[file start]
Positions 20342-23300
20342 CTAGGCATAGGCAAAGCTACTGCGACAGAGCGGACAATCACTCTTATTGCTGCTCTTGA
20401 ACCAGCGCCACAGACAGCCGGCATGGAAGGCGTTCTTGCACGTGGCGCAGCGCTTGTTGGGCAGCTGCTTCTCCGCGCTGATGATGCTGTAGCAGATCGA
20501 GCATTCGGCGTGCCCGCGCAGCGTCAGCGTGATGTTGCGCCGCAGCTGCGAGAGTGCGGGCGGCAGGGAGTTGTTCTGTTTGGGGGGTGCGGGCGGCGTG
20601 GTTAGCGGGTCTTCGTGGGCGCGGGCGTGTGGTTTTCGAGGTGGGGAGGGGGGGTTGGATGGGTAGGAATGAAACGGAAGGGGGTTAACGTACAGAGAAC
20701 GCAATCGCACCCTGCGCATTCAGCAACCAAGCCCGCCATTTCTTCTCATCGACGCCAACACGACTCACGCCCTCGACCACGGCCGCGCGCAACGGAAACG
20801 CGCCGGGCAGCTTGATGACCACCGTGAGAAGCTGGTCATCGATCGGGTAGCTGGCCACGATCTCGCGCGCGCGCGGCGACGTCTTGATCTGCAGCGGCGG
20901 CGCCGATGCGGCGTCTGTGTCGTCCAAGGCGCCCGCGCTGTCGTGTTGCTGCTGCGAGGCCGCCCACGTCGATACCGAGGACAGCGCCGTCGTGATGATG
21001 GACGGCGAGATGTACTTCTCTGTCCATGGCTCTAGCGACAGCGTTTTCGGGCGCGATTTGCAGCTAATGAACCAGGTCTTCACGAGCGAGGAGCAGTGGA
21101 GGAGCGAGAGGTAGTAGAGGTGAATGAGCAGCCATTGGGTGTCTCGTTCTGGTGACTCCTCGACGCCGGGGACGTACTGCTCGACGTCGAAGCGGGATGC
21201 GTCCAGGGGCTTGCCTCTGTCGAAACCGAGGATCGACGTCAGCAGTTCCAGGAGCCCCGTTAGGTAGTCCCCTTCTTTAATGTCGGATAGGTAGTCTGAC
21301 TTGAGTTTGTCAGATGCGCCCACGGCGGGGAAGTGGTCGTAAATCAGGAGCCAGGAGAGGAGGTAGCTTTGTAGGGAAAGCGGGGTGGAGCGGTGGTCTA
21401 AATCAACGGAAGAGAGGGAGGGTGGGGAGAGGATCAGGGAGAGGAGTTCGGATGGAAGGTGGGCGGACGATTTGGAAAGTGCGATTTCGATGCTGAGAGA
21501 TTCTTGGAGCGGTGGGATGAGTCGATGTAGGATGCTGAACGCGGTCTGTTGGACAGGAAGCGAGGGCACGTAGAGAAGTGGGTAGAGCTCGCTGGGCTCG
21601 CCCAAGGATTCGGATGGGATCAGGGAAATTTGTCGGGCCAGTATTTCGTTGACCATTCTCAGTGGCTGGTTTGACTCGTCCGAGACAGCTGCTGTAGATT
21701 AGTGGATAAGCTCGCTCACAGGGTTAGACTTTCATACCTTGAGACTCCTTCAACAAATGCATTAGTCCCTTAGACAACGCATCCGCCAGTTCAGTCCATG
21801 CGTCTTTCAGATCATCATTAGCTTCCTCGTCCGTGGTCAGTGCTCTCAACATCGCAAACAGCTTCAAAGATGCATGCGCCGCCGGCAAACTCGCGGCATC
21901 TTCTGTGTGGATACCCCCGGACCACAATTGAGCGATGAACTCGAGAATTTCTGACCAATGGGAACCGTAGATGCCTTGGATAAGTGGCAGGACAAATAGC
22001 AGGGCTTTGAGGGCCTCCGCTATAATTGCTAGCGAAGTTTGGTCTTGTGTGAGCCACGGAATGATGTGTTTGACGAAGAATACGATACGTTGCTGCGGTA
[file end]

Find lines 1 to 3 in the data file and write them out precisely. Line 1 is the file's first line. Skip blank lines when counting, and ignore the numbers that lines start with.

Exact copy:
Positions 20342-23300
20342 CTAGGCATAGGCAAAGCTACTGCGACAGAGCGGACAATCACTCTTATTGCTGCTCTTGA
20401 ACCAGCGCCACAGACAGCCGGCATGGAAGGCGTTCTTGCACGTGGCGCAGCGCTTGTTGGGCAGCTGCTTCTCCGCGCTGATGATGCTGTAGCAGATCGA